Are Japan’s Profits Tied to Growth in Japan’s Economy?

Since the start of Abenomics, Japanese corporate profitability has surged on the back of easy monetary policies and a weaker yen. Further gains in profits have been anticipated on the heels of pro-business structural reforms that are part of Abe’s economic growth strategies, which include a cut in corporate tax rates. Because of the strong gains in profits, Japan remains one of the lowest-priced regional markets on a price-to-earnings basis and was the only major regional developed market that had earnings outpace price gains since Abe was elected.1 I wrote here why I believe the drop in Japan’s stock prices in 2014 offers an attractive entry point. One set of concerns for Japan regards the implementation of a consumption tax hike from 5% to 8% and the expected fallout for Japan’s local economy. Yes, a tax hike is typically short-term negative for local consumption and negative in regards to economic growth. But a key question is whether any drag on economic growth will translate into weaker profit growth from Japan in the aggregate. And here the data is quite illustrative: overall corporate profits for Japan have historically shown no relationship to the growth in the Japanese economy. Profits Not Correlated with Gross Domestic Product (GDP) Our friend Nicholas Smith, Japan Strategist at CLSA, recently published a research report summarizing the effects of Abenomics thus far and providing CLSA’s outlook for Japan’s future.2 In the report, he highlighted an important relationship between GDP and corporate profits: Since the end of 1997, Japanese nominal GDP dropped 8% while corporate profits rose 108%. The correlation between GDP and profits was 1%, which is geek-speak for saying that the two moved in opposite directions quite as often as they moved together. Corporate profits are absolutely not a simple derivative of GDP growth. As long as global conditions are improving, companies should be able to deliver fair growth.” Figure 1 helps illustrate these findings.   Figure 1: Japan GDP vs. Corporate Profits   Consumption Tax Fears May Be Exaggerated – Although raising the consumption tax was always expected to be a drag on Japan’s GDP, the effect might be more muted on corporate profits than originally feared. As the chart highlights, corporations succeeded in increasing profitability over past periods of declining GDP growth. CLSA also noted in its research that consensus earnings expectations have continued to increase despite the consumption tax hike. • Overseas Production Helps Profitability, Not Necessarily GDP – One reason for the lack in correlation between profits and GDP is that a growing number of companies are shifting production overseas. Profit margins in these foreign operations can be two to three times the profit margins in Japanese operations. While this shift in overseas production does not show up in higher exports (despite the more competitive position from a weakening of the yen) and thus also does not translate to GDP growth, the gains on sales from overseas production do translate to higher corporate profits for Japanese firms. This is one reason the lack of a relationship between GDP growth and profits is especially important today. Japan’s Profits Tied to Global Growth At the CLSA conference that I attended in February, Nicholas made a point that really stood out for me: Japan’s economy and markets have one of the highest sensitivities to global economic growth—even more than most emerging markets export countries. The underperformance for Japan in 2014 could thus be ascribed less to concerns about what is happening in Japan’s local economy and more to concerns about slowdowns in U.S. and global economic growth. As the market cuts through the noise of the consumption tax hike and its impact on Japan’s economy and starts to look to the underlying growth in profits for Japan’s companies, I believe there will be more support for Japan’s equity markets. Potential catalysts to reinvigorate this attractively priced market: further news from Abe on tangible steps for his third-arrow growth strategies, further monetary policy support from the Bank of Japan to reach its 2% inflation target and/or a pickup in global economic growth. I expect some combination of these factors in the latter half of 2014 to come to fruition.       1Source: Bloomberg (11/30/12–4/30/14) 2Source: “Abenomics Health Check”, CLSA, 5/04/14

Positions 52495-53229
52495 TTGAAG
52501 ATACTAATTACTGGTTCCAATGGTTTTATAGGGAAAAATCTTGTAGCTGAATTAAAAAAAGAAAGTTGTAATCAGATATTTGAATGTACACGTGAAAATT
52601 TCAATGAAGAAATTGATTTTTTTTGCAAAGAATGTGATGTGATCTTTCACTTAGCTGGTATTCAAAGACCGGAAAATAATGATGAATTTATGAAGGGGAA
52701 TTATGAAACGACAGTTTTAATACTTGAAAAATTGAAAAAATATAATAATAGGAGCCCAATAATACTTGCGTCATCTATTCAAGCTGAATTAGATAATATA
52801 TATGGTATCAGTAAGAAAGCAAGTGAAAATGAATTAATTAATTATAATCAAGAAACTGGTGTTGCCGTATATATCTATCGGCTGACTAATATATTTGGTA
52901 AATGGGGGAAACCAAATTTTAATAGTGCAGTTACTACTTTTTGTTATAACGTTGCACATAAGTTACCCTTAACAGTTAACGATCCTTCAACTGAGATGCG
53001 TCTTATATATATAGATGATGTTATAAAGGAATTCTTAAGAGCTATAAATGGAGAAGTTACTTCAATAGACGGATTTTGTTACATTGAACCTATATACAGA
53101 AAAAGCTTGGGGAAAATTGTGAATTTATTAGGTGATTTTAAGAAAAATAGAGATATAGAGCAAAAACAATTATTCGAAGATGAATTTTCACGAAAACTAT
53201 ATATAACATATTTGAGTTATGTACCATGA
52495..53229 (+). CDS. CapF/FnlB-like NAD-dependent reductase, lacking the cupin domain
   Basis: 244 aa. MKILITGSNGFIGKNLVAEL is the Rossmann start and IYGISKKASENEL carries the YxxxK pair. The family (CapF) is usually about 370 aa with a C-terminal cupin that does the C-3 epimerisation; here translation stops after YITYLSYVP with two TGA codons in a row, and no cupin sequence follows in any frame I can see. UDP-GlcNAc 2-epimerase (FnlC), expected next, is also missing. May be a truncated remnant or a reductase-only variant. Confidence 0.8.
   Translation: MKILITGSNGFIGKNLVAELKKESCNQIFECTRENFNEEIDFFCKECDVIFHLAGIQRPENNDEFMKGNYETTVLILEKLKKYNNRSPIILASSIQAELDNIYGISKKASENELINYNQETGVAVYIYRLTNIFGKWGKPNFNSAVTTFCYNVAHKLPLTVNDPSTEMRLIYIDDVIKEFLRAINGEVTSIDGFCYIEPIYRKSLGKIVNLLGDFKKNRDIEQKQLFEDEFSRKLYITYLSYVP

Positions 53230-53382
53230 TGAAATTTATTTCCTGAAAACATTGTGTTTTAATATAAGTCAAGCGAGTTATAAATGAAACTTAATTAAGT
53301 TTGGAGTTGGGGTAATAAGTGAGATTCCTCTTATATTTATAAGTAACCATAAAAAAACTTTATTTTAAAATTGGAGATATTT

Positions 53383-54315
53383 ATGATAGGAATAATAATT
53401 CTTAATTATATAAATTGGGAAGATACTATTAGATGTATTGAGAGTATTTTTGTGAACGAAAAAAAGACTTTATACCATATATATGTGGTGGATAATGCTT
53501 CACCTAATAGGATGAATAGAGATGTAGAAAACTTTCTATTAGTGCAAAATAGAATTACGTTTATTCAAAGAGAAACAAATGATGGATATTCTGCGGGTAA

Important Risks Related to this Article

ALPS Distributors, Inc. is not affiliated with CLSA. Foreign investing involves special risks, such as risk of loss from currency fluctuation or political or economic uncertainty. Investments focused in Japan are increasing the impact of events and developments associated with the region, which can adversely affect performance.

About the Contributor
Executive Vice President, Global Head of Research

Jeremy Schwartz has served as our Executive Vice President, Global Head of Research since November 2018 and leads WisdomTree’s investment strategy team in the construction of WisdomTree’s equity indexes, quantitative active strategies and multi-asset model portfolios. Mr. Schwartz joined WisdomTree in May 2005 as a Senior Analyst, adding to his responsibilities in February 2007 as Deputy Director of Research and thereafter, from October 2008 to October 2018, as Director of Research. Prior to joining WisdomTree, he was head research assistant for Professor Jeremy Siegel and helped with the research and writing of Stocks for the Long Run and The Future for Investors. Mr. Schwartz also is co-author of the Financial Analysts Journal paper, What Happened to the Original Stocks in the S&P 500? He received his B.S. in Economics from The Wharton School of the University of Pennsylvania and hosts the Wharton Business Radio program Behind the Markets on SiriusXM 132. Mr. Schwartz is also a member of the CFA Society of Philadelphia.